One week from today, voters on the Qualla Boundary will head to the polls to elect all positions in the Eastern Band of Cherokee Indians tribal government. BPR has this look at the principal chief race.
Neither candidate for principal chief is new to politics. Current Chief Richard Sneed has been in this office since 2017. Teresa McCoy has been a tribal council member on and off for close to 20 of the last 30 years.
Their first of many disagreements stems from Sneed’s appointment to chief from his position as vice chief following the 2017 impeachment of Patrick Lambert. McCoy voted against the impeachment at the time.
“Our tribe came through a really hard time a couple of years ago. There's a lot of healing that needs to happen. I feel it in the community,” says McCoy. “I'd like to say that the impeachment itself, I still have an opinion about that, but we've had to pick it up and we have to move forward now.”
Sneed maintains his administration is not corrupt and that impeachment was the right decision.
“I’m not saying that there hasn’t been corruption in the past - there certainly has been but if she wants to alleged corruption, then she needs to bring forth evidence,” says Sneed. “You don't just to just get to say corruption, corruption, corruption with no evidence that's meaningless. It's a straw man argument.”
McCoy meanwhile almost didn’t get this far in the race after the election board denied certification but she won her appeal on the decision.
Both candidates agree that one of the biggest issues for the Eastern Band is that its time for the tribe to diversify its revenues beyond its two casinos. That diversification has a new urgency as gaming gets legalized in more states while another tribe is lobbying to build a casino outside of Charlotte. The Catawaba tribe is based in South Carolina but a bill in Congress would grant them the right to build a casino in North Carolina. Both candidates are skeptical that the bill will pass but McCoy supports the Catawaba’s plan.
“I would hope that tribal nations would partner with each other or at least seek each other's advice and remain friendly because we have many more issues that we have many more issues that could be coming down from Washington or the states so we need to band together instead of being divisive and fighting with each other,” says McCoy.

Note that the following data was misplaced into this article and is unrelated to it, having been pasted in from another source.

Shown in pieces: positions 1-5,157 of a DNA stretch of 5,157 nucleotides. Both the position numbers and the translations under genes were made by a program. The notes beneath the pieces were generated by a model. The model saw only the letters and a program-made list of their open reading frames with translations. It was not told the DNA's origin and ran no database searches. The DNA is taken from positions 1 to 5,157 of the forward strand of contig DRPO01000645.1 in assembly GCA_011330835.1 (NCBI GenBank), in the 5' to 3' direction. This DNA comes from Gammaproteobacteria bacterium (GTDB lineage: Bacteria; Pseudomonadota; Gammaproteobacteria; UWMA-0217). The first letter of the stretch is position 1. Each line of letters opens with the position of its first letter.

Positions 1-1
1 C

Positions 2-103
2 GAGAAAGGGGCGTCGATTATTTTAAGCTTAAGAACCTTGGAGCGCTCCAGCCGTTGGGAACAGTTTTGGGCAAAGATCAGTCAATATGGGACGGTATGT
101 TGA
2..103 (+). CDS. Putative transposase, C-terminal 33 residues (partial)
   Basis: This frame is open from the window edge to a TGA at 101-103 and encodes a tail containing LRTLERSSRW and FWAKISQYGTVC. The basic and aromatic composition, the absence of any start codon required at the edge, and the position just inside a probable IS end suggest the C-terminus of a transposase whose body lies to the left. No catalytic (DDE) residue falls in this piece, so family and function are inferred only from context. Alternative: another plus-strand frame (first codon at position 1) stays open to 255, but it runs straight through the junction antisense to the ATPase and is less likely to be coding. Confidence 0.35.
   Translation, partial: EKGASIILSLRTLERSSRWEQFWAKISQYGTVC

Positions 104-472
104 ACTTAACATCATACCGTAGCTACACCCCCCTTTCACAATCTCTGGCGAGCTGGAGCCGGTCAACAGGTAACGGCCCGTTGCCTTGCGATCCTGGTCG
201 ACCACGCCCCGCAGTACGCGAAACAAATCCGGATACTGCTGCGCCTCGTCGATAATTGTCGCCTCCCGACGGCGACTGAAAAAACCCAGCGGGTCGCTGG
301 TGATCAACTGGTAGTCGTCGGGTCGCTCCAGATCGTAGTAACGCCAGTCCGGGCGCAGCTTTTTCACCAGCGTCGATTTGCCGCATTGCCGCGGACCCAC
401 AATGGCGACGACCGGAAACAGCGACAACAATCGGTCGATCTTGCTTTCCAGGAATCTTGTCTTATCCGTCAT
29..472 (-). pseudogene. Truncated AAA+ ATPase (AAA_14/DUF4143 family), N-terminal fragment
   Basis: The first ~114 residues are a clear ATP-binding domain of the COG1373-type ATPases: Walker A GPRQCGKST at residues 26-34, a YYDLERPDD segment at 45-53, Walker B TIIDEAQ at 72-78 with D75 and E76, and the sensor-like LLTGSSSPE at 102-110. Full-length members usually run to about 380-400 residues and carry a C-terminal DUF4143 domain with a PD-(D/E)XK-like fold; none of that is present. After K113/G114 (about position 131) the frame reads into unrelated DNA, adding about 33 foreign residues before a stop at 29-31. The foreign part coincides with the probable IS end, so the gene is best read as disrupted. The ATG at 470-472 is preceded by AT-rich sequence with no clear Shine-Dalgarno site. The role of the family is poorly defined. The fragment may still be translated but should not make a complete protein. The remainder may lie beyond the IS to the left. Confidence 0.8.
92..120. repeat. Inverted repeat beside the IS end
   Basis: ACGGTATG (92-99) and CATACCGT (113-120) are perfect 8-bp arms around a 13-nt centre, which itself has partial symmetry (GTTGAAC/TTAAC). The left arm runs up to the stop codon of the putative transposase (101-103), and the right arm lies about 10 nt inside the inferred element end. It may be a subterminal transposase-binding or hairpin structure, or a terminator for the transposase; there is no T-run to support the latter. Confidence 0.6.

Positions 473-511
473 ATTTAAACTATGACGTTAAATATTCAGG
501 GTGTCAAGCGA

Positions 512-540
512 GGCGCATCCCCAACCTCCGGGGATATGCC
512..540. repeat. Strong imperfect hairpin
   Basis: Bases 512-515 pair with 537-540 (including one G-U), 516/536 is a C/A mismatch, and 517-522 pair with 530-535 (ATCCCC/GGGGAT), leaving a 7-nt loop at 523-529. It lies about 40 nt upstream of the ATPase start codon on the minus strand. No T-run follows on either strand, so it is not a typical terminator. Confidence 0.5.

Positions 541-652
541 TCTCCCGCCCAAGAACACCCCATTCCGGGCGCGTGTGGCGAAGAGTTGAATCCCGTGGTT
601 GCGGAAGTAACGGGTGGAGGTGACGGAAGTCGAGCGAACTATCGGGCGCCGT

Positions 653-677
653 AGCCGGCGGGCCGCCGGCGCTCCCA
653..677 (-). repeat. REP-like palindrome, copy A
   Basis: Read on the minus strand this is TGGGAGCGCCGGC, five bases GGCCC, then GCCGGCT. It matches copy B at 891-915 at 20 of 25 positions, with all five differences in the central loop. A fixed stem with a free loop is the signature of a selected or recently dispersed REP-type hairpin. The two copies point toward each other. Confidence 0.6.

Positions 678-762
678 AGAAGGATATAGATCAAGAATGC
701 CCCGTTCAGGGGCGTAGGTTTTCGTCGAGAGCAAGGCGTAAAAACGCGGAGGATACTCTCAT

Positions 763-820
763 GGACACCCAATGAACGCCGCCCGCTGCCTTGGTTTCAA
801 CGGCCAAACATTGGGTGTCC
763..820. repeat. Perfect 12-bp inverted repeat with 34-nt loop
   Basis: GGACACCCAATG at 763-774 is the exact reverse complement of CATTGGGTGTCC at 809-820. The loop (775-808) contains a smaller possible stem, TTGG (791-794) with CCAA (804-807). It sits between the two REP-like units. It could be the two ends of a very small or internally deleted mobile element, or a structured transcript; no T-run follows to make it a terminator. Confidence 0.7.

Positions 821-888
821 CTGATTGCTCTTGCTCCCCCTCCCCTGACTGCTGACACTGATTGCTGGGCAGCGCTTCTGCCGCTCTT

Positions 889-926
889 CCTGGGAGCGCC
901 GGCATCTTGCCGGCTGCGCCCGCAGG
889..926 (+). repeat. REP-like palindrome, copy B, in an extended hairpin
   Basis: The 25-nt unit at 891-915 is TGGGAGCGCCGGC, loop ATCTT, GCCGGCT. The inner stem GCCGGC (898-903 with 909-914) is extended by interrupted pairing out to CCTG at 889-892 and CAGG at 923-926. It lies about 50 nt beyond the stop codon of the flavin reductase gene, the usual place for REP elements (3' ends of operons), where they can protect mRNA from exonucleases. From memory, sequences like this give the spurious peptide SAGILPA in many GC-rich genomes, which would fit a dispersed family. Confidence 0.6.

Sneed ardently disagrees. He says the fact that casino built nearby will mean less money for the Eastern Band is not the only reason he doesn’t agree with the deal.
“I’ll fight this bill to with my dying breath. You probably saw Senator burrs, op-ed - he called us, ‘bullies.’ Well, the fact of the matter is all we ever do is call these federal officials on the fact that there's federal law in place already that we are subject to. And we're simply saying, if we're going to be held to that standard, then everybody else should be held to that standard as well,” says Sneed.
Both candidates also support more transparency in the tribal government but McCoy wants to take transparency a step further.
“For the 20 years that I represented the Eastern Band of Cherokee Indians, I have never believed that we've ever been transparent with our public. I think that placing the budgets into the public, taking them into the community buildings, allowing each member of the tribe to see exactly where their money is being spent, how much was appropriated for those projects is transparency,” says McCoy.
The current budget has been finalized by the administration. Sneed says that the budget will be made public after the council approves it.
Both candidates also say that the tribal council’s media ban should be lifted. Sneed says the ban is the tribal council’s decision while McCoy says one of her first acts will be to ask the council to rescind the ban.
Despite their disagreements, both candidates agree that this election has been less eventful than previous years. Sneed says:
“This is the most non-contentious election cycle that anyone has ever seen for this office,” says Sneed. “That's a fact because it has gotten really, really nasty in years past.”
The 12 tribal council seats are also up for election as well as three school board seats. Turnout is always important in any election, and only about 40% of the nearly 7,000 eligible voters turned out in the primary.